Brains haven’t changed, according to reports in Nature News 16 July 2014 and ABC News in Science 17 July 2014. Scientists from China, UK and USA have studied three “stunningly well-preserved fossils” of strange creatures called anomalocaridids found in China. These were segmented arthropods with eyes on stalks and claw-like appendages projecting forward from either side of the mouth. The new fossils have been named Lyrarapax unguispinus, and were so well preserved the structure of their internal organs could be studied, including the brain.

One of the researchers, Nicholas Strausfeld, a neuroscientist at the University of Arizona, recognised the fossil brain had the same structure as a group of living creatures known as onychophorans, or velvet worms. Velvet worms are segmented land dwelling creatures with tubular unjointed legs that crawl around in the forest floors in tropical and sub-tropical regions of the southern hemisphere.

According to Nature news, finding the neural architecture of onychophoransin Cambrian creatures indicates this type of brain “has changed little over more than half a billion years of evolution”. (The Cambrian era is believed to have occurred between 541 million to 485 million years ago.) The nature news article is headed “Ancient fossils sport modern brains”.

Anomalocaridids are believed to be marine predators that hunted primitive fish, but the new fossil shows their brains were less complex than those of animals it may have hunted. Nicholas Strausfeld suggested that the threat of predation by creatures such as anomalocaridids may have resulted in prey animals developing more complex brains. He commented: “Predation may have in part contributed to the evolution of more elaborate brains that could process more complex ecological cues that might have offered camouflage or other protection”.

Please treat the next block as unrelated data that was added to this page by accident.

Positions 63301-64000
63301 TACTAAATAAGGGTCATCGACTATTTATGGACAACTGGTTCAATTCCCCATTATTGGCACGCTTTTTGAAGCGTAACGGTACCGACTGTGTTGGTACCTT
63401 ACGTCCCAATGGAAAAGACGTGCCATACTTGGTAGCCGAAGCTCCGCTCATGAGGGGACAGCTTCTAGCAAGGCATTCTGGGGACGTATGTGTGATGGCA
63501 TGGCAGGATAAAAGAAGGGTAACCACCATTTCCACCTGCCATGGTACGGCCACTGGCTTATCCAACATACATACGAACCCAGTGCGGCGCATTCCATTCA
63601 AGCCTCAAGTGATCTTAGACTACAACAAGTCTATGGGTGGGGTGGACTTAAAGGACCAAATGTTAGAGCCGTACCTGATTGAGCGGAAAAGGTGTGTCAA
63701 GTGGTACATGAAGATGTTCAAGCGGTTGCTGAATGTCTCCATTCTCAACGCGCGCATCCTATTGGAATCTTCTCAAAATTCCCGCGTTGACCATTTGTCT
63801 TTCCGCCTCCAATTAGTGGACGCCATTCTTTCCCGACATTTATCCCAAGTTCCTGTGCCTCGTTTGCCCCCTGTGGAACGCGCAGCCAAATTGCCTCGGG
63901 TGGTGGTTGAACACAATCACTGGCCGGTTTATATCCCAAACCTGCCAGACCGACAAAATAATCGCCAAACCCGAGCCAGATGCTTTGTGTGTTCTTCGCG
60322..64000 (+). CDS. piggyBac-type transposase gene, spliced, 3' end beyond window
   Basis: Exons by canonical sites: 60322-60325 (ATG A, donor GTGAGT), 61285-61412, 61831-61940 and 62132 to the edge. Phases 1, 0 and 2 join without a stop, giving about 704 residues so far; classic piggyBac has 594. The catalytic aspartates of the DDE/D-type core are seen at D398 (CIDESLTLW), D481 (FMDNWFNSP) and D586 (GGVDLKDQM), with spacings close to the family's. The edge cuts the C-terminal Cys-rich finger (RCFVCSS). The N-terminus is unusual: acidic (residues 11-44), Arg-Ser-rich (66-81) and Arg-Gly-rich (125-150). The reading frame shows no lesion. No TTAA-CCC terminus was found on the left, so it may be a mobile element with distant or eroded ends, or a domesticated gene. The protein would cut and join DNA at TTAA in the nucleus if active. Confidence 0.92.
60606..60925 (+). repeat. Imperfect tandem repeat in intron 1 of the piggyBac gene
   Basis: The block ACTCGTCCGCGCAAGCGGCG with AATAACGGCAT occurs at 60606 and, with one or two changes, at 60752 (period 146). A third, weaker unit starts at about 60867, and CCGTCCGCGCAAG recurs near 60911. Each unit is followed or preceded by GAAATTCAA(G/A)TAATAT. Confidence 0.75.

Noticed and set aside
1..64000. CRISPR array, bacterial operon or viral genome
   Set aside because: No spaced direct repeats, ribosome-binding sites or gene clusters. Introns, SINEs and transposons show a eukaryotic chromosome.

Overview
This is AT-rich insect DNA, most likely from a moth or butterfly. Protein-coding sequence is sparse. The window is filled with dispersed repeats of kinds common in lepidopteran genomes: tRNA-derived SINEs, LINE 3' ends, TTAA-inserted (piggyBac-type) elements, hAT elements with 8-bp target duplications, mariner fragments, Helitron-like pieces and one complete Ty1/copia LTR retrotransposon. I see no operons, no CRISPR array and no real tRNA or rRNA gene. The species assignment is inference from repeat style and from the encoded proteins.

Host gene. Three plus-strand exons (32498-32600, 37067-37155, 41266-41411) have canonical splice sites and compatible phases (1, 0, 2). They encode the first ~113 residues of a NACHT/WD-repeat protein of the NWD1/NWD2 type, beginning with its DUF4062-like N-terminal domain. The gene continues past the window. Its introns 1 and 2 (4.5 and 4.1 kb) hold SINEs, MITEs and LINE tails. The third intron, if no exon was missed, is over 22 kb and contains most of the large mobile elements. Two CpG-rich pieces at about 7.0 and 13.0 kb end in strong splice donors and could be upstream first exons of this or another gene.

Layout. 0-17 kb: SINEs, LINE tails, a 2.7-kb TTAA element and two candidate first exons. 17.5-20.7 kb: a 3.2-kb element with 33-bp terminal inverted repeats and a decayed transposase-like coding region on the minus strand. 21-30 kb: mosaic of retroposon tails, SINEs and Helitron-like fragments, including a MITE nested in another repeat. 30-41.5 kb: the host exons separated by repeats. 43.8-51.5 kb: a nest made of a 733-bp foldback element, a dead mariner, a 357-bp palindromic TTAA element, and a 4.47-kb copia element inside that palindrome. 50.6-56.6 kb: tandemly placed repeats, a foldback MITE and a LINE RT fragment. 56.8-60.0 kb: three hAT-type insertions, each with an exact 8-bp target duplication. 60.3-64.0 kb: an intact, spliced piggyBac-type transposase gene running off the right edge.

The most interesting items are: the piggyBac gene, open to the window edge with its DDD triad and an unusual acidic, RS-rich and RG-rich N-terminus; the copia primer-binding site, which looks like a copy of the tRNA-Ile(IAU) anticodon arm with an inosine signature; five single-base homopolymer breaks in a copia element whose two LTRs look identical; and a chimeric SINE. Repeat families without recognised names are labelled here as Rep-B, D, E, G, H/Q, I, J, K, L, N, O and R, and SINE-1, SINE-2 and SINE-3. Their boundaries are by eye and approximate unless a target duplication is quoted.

ABC, Nature News

Editorial Comment: Strausfeld’s comment is another example of evolutionary wishful thinking. Animals can only develop more elaborate brains if they acquire the right genes for making such brain cells and circuits. How can one creature threatened with being a main meal for other animals make/acquire/create genes for more elaborate brains? Those that avoid the predators must already have a sufficiently good brain to not get eaten, and those that are eaten have lost their only chance.

Furthermore, anything that has not evolved over half a billion years is stuck in a rut and is not going to evolve at all. Living onychophorans will, therefore, have to be satisfied with the only brain they have ever had (and ever will).

The fact that this kind of brain works well in a living creature indicates it was a fully functioning brain in the fossil creature, and is evidence these strange Cambrian creatures, such as Lyrarapax unguispinus, were not half evolved creatures, but were fully formed functioning creatures. This is exactly what you would expect from Genesis, which tells us that living things were separately created according to their kinds as part of fully functioning ecosystems. Sadly many wonderful creatures have died out as the world has degenerated, and suffered the effects of God’s judgment on human sin and man has done more than our share in helping many go the way of the Dodo. (Ref. neurology, arthropods, fossilisation)

Evidence News vol. 14, No. 13
23 July 2014
Creation Research Australia